An hour later, as our plane dipped over the cape and circled the Boston skyline, I thought to myself, “I don’t ever want to stop traveling! Traveling is awesome!”

After touching down in Boston, as I tried to creatively maneuver two giant overweight suitcases and two overstuffed carry-ons2 from the baggage claim to the taxi stop, I thought to myself, “*explatives deleted* Please somebody just kill me3!”

Then, about twenty minutes later, as I rode in a cab across town with both the cab driver and I trying to navigate unfamiliar streets, I kept waiting for the panic to set in. The panic that accompanies new life beginning.

But it didn’t.

I spent the weeks leading up to my Chicago move in a state of extraordinary calm, then suffered a near debilitating panic attack at 30,000 feet, aka on the plane to Chicago. Boston was exactly the reverse. I have been thinking and sweating and panicking about this move pretty much since I left Chi-town, yet last night/this morning, as I settled into the medieval torture device known as the airline seat and squished my elbows together, I was extraordinarily calm. Perhaps it was the delirium of hunger and exhaustion4, but either way, I was alright. I was not panicking. And I’m still not panicking.

I am still alright. Even though my new bedroom5 is hanging in that frustrating stage of half occupation and half-unpacked, and I still have no soap or groceries and oh my hell I have not eaten since yesterday I think my stomach is starting to consume itself.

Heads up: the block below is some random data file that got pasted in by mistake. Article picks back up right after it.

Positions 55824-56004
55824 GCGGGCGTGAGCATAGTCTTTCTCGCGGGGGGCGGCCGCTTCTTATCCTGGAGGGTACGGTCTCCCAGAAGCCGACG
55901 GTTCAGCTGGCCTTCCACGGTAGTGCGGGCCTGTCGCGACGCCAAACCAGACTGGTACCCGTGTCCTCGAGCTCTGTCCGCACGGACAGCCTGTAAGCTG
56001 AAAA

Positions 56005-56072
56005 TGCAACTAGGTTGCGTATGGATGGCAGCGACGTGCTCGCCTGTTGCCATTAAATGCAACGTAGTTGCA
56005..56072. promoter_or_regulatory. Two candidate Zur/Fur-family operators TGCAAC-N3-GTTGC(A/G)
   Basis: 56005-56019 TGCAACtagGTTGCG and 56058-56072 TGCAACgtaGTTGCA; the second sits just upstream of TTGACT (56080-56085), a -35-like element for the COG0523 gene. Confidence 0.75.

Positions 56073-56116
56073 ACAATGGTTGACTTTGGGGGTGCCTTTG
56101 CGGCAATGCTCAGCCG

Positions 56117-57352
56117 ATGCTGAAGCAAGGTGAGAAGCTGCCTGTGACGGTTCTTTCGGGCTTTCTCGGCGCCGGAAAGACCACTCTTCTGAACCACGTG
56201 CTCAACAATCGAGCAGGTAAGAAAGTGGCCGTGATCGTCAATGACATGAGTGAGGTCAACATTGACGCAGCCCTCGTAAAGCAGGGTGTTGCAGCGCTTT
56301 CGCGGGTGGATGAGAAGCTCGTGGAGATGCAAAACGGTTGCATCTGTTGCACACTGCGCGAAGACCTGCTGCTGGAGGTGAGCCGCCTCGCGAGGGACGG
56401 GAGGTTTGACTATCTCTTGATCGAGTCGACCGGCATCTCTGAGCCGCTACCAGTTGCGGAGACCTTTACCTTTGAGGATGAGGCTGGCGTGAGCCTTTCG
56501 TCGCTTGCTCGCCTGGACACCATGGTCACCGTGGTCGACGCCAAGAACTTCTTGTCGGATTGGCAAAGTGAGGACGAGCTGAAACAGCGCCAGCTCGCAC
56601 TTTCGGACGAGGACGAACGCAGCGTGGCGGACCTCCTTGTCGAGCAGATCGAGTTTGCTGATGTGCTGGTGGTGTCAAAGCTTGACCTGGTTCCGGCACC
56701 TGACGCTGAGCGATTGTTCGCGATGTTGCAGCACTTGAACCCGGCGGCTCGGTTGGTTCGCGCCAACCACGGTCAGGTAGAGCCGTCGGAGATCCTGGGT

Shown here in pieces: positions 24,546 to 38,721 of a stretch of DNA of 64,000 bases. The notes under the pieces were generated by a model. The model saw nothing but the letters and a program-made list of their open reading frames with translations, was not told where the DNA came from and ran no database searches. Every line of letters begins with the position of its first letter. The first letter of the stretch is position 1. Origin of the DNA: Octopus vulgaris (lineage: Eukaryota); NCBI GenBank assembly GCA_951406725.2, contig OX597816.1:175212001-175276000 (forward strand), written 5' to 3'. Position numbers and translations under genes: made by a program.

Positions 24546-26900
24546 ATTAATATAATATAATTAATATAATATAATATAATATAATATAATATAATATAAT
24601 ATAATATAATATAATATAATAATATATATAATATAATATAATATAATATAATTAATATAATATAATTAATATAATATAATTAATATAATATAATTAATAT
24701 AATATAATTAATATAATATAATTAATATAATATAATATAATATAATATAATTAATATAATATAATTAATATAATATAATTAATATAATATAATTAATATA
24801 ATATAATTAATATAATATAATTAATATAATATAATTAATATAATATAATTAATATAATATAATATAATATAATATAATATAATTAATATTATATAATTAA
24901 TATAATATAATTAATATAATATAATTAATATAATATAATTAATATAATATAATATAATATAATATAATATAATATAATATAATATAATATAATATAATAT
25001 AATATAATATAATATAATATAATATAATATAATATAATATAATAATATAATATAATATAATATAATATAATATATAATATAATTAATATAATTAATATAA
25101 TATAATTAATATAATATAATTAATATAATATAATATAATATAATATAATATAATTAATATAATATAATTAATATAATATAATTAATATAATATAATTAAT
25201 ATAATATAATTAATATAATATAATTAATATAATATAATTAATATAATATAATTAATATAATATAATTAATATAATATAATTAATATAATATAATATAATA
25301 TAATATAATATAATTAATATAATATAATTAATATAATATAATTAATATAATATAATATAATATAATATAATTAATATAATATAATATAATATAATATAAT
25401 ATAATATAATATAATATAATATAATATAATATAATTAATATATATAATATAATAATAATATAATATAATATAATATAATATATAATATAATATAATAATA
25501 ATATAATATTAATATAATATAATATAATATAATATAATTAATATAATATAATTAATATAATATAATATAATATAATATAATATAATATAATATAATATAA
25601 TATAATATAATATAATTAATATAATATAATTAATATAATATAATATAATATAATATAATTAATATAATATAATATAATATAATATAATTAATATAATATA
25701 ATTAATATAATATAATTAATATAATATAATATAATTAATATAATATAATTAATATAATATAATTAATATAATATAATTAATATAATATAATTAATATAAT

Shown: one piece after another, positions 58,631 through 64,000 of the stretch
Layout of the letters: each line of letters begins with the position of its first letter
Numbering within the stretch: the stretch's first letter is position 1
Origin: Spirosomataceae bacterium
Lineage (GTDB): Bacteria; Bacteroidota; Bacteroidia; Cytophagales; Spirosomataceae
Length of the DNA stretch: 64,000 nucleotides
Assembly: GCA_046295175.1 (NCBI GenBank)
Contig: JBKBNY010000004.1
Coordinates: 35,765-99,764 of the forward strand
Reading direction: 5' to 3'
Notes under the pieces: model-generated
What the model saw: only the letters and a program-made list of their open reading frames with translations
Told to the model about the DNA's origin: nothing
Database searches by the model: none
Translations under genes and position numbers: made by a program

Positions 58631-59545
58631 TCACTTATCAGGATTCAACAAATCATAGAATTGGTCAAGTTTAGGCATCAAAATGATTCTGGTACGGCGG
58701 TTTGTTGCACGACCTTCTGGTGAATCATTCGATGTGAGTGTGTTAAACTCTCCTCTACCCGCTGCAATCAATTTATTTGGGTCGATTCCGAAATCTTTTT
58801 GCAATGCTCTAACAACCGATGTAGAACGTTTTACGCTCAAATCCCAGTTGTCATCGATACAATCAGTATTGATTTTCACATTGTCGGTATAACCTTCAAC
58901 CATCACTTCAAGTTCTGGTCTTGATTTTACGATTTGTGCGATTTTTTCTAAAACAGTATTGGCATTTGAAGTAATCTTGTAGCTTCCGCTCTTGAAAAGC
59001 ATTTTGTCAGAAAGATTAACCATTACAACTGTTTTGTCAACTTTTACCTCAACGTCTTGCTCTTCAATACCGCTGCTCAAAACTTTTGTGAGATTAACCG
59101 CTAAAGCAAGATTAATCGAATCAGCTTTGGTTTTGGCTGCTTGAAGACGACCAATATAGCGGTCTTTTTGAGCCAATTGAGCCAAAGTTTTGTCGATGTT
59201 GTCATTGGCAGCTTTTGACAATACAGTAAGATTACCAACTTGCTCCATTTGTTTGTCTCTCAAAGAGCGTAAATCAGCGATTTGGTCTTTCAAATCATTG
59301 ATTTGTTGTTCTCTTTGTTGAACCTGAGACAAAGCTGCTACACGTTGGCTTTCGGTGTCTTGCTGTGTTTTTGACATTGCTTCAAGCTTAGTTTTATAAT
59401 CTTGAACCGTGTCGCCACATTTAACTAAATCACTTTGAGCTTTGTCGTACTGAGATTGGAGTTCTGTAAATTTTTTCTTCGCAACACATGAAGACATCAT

Lexington – which is the suburb of Boston in which I am living – is incredible. I feel like I am living half in the Revolutionary War and half in an episode of Murder, She Wrote, except with less crime and no Angela Landsbury. The streets are tree-lined and picturesque, and there is a monument in the center of town marking the start of the Revolutionary War, and a trail tracing Paul Revere’s ride. Lexington is isolated and remote, but just a short jaunt on the train to Boston. Which is where I will be heading Wednesday6.

So far, Boston and I are doing just fine.

  1. Worth it.
  2. Including the aforementioned bag o’ shoes
  3. It might have been the most hilarious and profanity-laced display to ever hit the baggage claim of Logan International.
  4. At this moment, I am running on 3 ½ hours of sleep, and have not eaten since a slice of cake at my premature birthday celebration last night around seven.
  5. Which only has two outlets, one of which is in the closet. This is not going to work.
  6. Tomorrow I am sleeping. All day. Tuesday I am job hunting in Lexington. Wednesday – Boston time!